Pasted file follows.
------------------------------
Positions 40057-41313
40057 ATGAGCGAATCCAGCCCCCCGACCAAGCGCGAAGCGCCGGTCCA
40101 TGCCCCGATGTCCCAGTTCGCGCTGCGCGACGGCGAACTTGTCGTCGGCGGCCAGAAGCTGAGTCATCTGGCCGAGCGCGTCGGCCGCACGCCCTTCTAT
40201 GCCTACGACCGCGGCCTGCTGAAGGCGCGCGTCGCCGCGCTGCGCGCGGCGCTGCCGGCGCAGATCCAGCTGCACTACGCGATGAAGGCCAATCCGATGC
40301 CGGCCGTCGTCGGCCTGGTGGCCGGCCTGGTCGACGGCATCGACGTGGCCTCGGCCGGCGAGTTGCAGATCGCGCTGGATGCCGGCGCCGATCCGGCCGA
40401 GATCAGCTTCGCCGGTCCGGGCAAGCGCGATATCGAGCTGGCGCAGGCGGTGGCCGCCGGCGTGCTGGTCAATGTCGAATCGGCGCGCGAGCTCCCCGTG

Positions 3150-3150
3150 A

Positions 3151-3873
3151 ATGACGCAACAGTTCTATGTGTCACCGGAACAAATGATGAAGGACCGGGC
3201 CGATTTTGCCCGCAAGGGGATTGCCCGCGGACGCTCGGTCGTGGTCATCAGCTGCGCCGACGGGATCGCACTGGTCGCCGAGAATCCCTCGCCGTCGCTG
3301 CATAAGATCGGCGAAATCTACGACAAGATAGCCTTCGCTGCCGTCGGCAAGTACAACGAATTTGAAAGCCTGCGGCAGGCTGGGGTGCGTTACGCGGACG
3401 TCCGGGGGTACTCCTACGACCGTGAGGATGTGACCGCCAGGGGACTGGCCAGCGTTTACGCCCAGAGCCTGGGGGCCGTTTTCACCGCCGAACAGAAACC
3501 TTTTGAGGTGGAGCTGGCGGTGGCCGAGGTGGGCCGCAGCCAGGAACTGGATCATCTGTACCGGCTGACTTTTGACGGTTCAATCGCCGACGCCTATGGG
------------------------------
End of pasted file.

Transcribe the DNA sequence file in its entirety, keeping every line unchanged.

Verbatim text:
Positions 40057-41313
40057 ATGAGCGAATCCAGCCCCCCGACCAAGCGCGAAGCGCCGGTCCA
40101 TGCCCCGATGTCCCAGTTCGCGCTGCGCGACGGCGAACTTGTCGTCGGCGGCCAGAAGCTGAGTCATCTGGCCGAGCGCGTCGGCCGCACGCCCTTCTAT
40201 GCCTACGACCGCGGCCTGCTGAAGGCGCGCGTCGCCGCGCTGCGCGCGGCGCTGCCGGCGCAGATCCAGCTGCACTACGCGATGAAGGCCAATCCGATGC
40301 CGGCCGTCGTCGGCCTGGTGGCCGGCCTGGTCGACGGCATCGACGTGGCCTCGGCCGGCGAGTTGCAGATCGCGCTGGATGCCGGCGCCGATCCGGCCGA
40401 GATCAGCTTCGCCGGTCCGGGCAAGCGCGATATCGAGCTGGCGCAGGCGGTGGCCGCCGGCGTGCTGGTCAATGTCGAATCGGCGCGCGAGCTCCCCGTG

Positions 3150-3150
3150 A

Positions 3151-3873
3151 ATGACGCAACAGTTCTATGTGTCACCGGAACAAATGATGAAGGACCGGGC
3201 CGATTTTGCCCGCAAGGGGATTGCCCGCGGACGCTCGGTCGTGGTCATCAGCTGCGCCGACGGGATCGCACTGGTCGCCGAGAATCCCTCGCCGTCGCTG
3301 CATAAGATCGGCGAAATCTACGACAAGATAGCCTTCGCTGCCGTCGGCAAGTACAACGAATTTGAAAGCCTGCGGCAGGCTGGGGTGCGTTACGCGGACG
3401 TCCGGGGGTACTCCTACGACCGTGAGGATGTGACCGCCAGGGGACTGGCCAGCGTTTACGCCCAGAGCCTGGGGGCCGTTTTCACCGCCGAACAGAAACC
3501 TTTTGAGGTGGAGCTGGCGGTGGCCGAGGTGGGCCGCAGCCAGGAACTGGATCATCTGTACCGGCTGACTTTTGACGGTTCAATCGCCGACGCCTATGGG